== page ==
The Dream That Never Dies

For an international revolutionary socialist, George Orwell had a few good points. He was a traditionalist, he came to his views by hard personal experience, he was a patriot, and he had a strong affection for humanity. He had one terrible, awful shortcoming as a human being though- he was an idealist.

The problem with idealists is not that they have a vision of something better, but that they don’t see or don’t understand the way things actually are in the present. Socialist idealists- the kind we are takling about here, although the same applies to Christian idealists and other sorts as well- have a much more positive view of the bulk of humanity than empirical experience supports. “If only” is the key phrase of socialist idealists- if only certain measures were implemented, or certain obstacles removed, their goal would be achieved.

Most of these impediments are the longstanding traditions of humanity. In some cases they are unjust and need removal- slavery, inherited privilege, abuse of women and children. Other things- private property, common law, traditional religion- are widely valued and have stood the test of time.

As a member of the “swinish multitude” I’m no fan of Edmund Burke and the appeal to tradition holds little appeal for me. But the concept of a future utopia- accomplished by only a little human suffering, and most of that by bad people who deserve it- holds even less.

Being a member of Western civilization is supposed to mean holding to certain long established values- a broadly participative government, rule of law, a certain amount of plurality. But for a large minority of people in the West, these things are just obstacles to the achievement of their ideal society, and what’s more merely a legacy of a violent, racist, misogynist, imperialistic past. Their real loyalty lies with the world of the future, where perfect harmony and peace have been achieved.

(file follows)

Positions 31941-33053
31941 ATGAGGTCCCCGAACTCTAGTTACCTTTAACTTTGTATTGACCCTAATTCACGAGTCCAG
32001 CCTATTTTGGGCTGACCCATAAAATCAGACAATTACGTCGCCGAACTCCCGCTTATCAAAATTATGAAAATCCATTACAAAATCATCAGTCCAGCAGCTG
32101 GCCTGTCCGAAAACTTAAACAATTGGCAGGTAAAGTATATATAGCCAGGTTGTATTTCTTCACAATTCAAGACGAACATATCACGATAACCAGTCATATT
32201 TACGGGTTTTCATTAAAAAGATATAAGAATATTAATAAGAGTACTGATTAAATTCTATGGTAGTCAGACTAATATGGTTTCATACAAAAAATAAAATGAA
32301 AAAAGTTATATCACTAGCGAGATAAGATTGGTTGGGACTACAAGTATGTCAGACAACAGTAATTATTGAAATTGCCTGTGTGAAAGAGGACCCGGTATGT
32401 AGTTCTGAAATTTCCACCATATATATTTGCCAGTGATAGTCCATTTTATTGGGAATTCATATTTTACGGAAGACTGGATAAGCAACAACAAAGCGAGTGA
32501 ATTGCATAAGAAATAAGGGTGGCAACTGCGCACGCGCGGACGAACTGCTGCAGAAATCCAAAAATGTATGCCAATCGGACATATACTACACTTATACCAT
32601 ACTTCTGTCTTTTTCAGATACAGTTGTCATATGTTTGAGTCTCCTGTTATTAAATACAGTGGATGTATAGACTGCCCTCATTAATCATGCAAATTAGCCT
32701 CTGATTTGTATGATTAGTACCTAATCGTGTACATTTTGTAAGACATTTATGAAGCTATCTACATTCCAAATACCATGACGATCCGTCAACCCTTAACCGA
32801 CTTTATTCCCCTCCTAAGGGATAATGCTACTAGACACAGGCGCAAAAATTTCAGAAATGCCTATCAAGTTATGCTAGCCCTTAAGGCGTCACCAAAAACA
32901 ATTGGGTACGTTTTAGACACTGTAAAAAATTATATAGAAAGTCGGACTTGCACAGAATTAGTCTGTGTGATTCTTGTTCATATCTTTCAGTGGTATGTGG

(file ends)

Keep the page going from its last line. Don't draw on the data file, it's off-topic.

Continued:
The problem is the future never comes- it recedes always, and we only have more of the present. Thus, whatever, horrible crimes are committed, and whatever spectacular failures occur, it doesn’t matter, because of what will be achieved in the future.

So we have a big group of people who can and will throw over our basic institutions- the law, our system of government, our social and ethical systems, even such simple things as common etiquette- for their world of the future. These, then, are the traitors among us.

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About thrasymachus33308

I like fast cars, fast women and southern-fried rock. I have an ongoing beef with George Orwell. I take my name from a character in Plato's "Republic" who was exasperated with the kind of turgid BS that passed for deep thought and political discourse in that time and place, just as I am today. The character, whose name means "fierce fighter" was based on a real person but nobody knows for sure what his actual political beliefs were. I take my pseudonym from a character in an Adam Sandler song who was a obnoxious jerk who pissed off everybody.
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